Figure 2: Cognitive school performance in primary and secondary school of early school dropouts compared to non-dropouts


Next to test scores, we also looked at personality traits of both groups of students. At the end of primary school, we already see that both groups have different (average) personalities (see Figure 3). Students in the dropout group show lower scores on conscientiousness, agreeableness, emotional stability, and perseverance at the end of primary school. They score a bit higher on openness to experience and need for achievement. When we look at the same traits in grade 9 of secondary school, the group dropouts show even lower conscientiousness and perseverance. Moreover, they now score lower on need for achievement in comparison with the other students. Earlier we already saw the importance of conscientiousness as a predictor for later life outcomes. Interesting is that the dropouts now score higher on emotional stability compared to the other students.

Figure 3: Personality traits of dropouts and non-dropouts in primary and secondary school


The results lead to some important and unanswered questions that call for further research. What causes the drop in cognitive test scores and in some personality traits of the students in the dropout group? What does the higher emotional stability in grade 9 mean? Trait interactions are also of importance to study. Together with Caroline Wehner I show that higher conscientiousness can mitigate some of the negative effects of low emotional stability among low achievers in education14.

This research shows that there is still a lot to learn, but it also shows that if you would only look at cognitive skills at the end of primary school, the risk group for dropout would not necessarily be identified. It is important to understand such longer term relations and learn what students need in various phases of their development. This facilitates decision-making in what to offer in school and supports the early identification of groups at risk. This brings me at the second research domain that I am interested in: research about differences between groups of students.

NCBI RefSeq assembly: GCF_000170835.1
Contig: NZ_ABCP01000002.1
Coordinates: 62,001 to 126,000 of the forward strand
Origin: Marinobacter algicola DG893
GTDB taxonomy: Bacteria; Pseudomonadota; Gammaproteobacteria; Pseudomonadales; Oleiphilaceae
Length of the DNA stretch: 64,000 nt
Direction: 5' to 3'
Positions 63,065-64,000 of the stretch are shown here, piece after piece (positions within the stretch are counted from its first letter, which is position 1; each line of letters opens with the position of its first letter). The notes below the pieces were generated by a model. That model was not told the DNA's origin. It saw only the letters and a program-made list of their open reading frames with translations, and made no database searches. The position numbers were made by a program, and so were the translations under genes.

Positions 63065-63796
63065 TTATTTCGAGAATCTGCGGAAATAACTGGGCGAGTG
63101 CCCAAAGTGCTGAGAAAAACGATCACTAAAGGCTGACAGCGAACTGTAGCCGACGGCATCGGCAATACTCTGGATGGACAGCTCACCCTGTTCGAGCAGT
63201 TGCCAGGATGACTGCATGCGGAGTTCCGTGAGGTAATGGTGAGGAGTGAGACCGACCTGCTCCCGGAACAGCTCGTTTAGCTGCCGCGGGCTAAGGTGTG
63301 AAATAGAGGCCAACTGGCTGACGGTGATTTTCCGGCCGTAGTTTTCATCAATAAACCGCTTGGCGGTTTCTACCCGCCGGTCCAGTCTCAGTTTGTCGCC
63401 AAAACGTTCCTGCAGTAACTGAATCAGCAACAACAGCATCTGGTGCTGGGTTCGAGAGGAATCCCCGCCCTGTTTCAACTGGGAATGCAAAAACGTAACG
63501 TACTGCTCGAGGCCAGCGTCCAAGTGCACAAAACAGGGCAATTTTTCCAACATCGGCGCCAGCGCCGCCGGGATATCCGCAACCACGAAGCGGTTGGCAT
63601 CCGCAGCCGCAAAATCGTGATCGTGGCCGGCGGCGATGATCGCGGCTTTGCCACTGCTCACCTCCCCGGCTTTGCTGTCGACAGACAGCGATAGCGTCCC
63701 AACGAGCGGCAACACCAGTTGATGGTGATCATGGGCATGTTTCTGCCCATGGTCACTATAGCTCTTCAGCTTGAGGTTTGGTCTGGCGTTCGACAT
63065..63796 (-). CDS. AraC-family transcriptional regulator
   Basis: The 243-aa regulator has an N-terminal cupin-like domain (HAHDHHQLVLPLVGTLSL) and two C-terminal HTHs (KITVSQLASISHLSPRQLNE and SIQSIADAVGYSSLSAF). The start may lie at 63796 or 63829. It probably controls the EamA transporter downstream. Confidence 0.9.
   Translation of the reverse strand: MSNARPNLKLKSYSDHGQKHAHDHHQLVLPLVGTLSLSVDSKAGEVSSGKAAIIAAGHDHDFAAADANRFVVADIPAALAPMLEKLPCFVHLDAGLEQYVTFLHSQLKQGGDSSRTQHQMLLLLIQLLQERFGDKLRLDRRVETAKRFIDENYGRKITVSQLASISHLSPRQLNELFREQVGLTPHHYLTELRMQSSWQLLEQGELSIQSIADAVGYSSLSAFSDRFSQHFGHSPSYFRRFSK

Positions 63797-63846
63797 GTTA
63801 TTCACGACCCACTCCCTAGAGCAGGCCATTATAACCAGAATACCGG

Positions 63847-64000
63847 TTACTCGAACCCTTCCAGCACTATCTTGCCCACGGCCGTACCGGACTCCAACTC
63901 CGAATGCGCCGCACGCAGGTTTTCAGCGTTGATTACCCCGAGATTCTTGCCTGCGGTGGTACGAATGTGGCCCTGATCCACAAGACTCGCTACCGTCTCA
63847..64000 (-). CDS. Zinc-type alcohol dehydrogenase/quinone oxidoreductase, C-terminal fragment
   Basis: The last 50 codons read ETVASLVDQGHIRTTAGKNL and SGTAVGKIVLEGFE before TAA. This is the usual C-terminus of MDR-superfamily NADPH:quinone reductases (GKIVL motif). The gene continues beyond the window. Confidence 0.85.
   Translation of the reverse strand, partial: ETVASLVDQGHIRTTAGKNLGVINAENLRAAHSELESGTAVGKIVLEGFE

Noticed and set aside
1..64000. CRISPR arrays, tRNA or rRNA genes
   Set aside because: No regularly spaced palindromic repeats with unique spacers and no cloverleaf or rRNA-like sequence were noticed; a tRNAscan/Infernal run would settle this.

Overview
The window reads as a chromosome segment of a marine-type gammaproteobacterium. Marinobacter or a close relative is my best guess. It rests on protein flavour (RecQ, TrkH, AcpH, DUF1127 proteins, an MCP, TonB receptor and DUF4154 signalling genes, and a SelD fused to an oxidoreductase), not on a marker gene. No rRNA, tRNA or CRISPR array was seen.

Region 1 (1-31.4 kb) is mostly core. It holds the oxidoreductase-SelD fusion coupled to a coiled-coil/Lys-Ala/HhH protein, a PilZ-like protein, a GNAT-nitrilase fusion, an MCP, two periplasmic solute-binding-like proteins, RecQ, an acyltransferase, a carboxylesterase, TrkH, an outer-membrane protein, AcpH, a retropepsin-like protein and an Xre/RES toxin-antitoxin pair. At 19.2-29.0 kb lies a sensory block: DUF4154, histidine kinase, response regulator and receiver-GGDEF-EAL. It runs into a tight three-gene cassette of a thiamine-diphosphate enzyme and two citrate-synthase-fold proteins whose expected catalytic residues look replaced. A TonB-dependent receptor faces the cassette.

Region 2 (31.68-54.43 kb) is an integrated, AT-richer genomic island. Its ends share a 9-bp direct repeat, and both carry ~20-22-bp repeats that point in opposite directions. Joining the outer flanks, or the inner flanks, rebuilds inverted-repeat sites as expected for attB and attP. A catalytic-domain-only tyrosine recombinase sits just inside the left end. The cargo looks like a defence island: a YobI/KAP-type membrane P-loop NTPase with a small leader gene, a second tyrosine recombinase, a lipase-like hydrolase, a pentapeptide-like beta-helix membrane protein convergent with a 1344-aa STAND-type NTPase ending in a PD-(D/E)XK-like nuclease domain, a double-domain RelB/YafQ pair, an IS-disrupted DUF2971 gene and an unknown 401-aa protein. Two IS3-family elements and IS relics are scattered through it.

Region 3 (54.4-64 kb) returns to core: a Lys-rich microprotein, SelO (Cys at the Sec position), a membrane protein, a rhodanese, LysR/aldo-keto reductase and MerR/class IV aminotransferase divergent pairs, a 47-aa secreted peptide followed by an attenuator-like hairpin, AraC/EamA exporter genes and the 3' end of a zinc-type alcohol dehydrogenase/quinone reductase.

Differences in skills between groups of students

A lot of attention is being paid to inequalities in education, both among researchers and educational policymakers. In the Netherlands, part of this debate centers around the transition from primary to secondary school, when the tracking takes place. Research shows that students’ socioeconomic background plays a large role both in the tracking decision and the development in the first years of secondary school. Students from lower socioeconomic backgrounds that have equal cognitive skills compared to students from higher socioeconomic backgrounds, receive a lower track recommendation, are more likely to be placed in a lower track when entering secondary school, and show higher downward mobility rates in the first years of secondary school15.

Inequality in education is a complex problem, with many factors being relevant. Research shows that social-emotional skills such as the ability of self-regulation, motivation or self-concept of students are important determinants for the tracking recommendation or students’ development in secondary school16. In this phase of their lives, the young adolescents also experience major physical and social-emotional developments. They grow faster and enter puberty, which makes some students feel less confident, while others gain more confidence. They strive for more independence and are searching for their own identities. In doing so, they re-calibrate their relationships with adults, behave rebellious, but at the time show dependence, vulnerability, and sensitivity to criticism. These developments also affect their school performance17. Other studies point to the importance of the influence of relationships that students have, with friends, schoolmates, teachers and family18. In a study with Franziska Schwabe and Roxanne Korthals, I show, for example, that having good relationships with teachers contributes to the self-concept of students in the first years of secondary school19. Bart Golsteyn and colleagues show that the personality of peers affects students’ performance in higher education20.

Expectations are also of relevance for student performance. Together with students Liza Gordin and Elke Claes I analysed expectations of students in grade 9 of two pre-higher education tracks21. We distinguished between students whose parents completed higher education, and students whose parents did not do so (i.e, prospective first generation students). When we look at the mean test scores of these two groups of students, we find that they perform equally (see Figure 4).

Figure 4: Cognitive school performance of students in grade 9 of pre-higher education tracks, in relation to their parents’ education level